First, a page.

Don't cut your budget

By Lou Barrett | 15 November 2022
Lou Barrett, managing director national sales, News Corp Australia.

Lou Barrett, managing director national sales, News Corp Australia

The biggest question I’m being asked by clients across the country right now is a seemingly simple one: “How do I grow my business?”

It might seem underwhelming, but it’s the same question that's been on the minds of business owners for years; from the country’s biggest advertisers right down to the local businesses who engage with our community mastheads week in and week out.

While the question remains the same, the answer varies greatly, and right now the path to the future is particularly unclear. Six months of consecutive rate rises, everyday expenses hitting an all-time high and a hangover from the most disruptive global event in decades have prompted many Australians to have a pessimistic attitude toward our economy in the near future. Plummeting purchasing power has placed an extra eye on ROI for businesses, but that should not come at the cost of advertising.

Last month I attended AdWeek New York, where this topic was raised in a session named Finding the ROI Upside of an Economic Downturn. The panel – including representatives from Nielsen, Dell and Wavemaker – insisted that if we are to learn from past downturns, marketers need an effective plan for at least the next 18 months. It doesn’t include cutting budgets, but it does mean getting smarter.

While consumer spending patterns are shifting, it is a dangerous misstep to assume that means advertising your product is a waste of money. According to Finder’s Australian Household Spending statistics, the average household expenditure increased 6.5% from 2020 to 2021. Simply, this means increased competition for reduced spends, particularly in the largest four contributors to consumer expenses: rent/mortgages, food, recreation and culture, and insurance and financial services.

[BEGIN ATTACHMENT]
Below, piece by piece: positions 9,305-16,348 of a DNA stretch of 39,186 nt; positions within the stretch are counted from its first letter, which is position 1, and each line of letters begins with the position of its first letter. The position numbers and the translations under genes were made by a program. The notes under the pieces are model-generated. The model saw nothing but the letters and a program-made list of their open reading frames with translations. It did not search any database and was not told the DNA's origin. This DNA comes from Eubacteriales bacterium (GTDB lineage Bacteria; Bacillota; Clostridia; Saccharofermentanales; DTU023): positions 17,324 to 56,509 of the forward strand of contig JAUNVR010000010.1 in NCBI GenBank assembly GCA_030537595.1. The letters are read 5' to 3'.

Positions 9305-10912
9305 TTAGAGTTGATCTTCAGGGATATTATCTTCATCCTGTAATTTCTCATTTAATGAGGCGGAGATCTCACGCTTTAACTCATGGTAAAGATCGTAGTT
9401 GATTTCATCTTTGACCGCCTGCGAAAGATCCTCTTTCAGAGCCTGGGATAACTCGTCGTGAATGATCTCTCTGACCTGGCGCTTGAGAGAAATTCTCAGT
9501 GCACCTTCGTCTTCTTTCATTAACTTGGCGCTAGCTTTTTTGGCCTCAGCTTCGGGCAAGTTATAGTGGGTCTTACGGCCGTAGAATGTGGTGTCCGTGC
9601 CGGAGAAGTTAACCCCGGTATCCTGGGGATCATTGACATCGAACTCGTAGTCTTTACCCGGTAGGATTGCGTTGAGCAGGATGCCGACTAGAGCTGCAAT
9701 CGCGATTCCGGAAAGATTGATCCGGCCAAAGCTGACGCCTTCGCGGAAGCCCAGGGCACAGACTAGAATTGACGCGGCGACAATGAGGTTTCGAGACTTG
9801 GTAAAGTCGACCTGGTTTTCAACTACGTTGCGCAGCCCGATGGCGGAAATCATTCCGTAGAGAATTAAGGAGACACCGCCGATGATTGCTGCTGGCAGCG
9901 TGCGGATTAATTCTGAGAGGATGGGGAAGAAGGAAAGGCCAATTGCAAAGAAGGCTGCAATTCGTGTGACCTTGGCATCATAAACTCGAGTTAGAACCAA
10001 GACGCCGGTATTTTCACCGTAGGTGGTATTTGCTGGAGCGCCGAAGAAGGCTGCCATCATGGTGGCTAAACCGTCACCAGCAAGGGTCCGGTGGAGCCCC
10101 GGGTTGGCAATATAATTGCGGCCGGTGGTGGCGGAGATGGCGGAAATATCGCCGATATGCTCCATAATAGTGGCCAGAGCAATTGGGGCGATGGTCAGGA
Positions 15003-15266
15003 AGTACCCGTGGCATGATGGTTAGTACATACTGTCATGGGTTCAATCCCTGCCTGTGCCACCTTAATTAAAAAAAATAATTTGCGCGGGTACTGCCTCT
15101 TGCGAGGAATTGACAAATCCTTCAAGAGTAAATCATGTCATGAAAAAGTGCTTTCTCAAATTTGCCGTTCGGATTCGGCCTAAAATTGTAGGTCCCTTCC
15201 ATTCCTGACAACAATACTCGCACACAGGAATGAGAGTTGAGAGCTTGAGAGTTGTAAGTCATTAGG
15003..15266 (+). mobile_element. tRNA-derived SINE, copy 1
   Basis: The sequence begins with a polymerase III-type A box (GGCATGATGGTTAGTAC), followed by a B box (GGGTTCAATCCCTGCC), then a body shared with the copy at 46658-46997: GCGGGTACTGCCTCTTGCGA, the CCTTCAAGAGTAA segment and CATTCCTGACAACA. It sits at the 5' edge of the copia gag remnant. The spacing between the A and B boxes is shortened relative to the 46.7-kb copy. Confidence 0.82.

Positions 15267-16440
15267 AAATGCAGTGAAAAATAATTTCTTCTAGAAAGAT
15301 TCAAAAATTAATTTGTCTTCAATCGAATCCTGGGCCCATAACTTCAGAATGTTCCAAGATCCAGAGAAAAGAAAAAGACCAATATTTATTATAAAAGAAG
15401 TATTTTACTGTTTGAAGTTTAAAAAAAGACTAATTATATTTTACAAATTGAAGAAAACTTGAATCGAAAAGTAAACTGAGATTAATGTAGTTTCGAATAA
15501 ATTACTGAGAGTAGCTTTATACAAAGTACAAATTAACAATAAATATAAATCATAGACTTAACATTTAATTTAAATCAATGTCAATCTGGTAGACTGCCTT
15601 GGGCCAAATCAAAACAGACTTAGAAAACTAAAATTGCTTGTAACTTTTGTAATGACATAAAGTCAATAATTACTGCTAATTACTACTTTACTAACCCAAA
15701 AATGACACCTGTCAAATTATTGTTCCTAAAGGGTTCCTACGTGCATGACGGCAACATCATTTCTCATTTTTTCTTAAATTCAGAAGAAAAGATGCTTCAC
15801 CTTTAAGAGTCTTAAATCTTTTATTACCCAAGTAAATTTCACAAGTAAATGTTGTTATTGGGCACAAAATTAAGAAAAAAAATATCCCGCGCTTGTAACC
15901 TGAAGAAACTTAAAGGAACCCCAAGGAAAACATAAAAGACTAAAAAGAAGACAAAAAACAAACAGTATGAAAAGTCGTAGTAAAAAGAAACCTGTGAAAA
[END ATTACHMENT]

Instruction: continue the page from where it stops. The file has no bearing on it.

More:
When competition is increased, it is the worst time to stop communicating with your audience. Rather than reduce marketing budgets as consumers become more frugal, now is the time to increase your efforts to convince them your brand is essential to their lives.

The AdWeek panel indicated marketers are now equipped with a full-funnel set of data and tools to analyse their media spend and ensure they maximise impact and ROI of their initiatives, but their numbers suggested only 30% of marketers around the world are currently taking this into consideration. Doing this effectively means scrutinising spend across channels, investing in those that are most efficient and often focusing on marketing your baseline products, rather than relying solely on innovation, to return the most profit.

Consumers are still engaging with content, they are seeking guidance on how and where to save, with three quarters engaging weekly with cost of living content across our network. There is a clear opportunity to connect with these consumers, who will make up their minds before entering the supermarket or searching for your brand’s website. Brands must use these connections to create value in their products, in turn reducing risk of a loss in sales.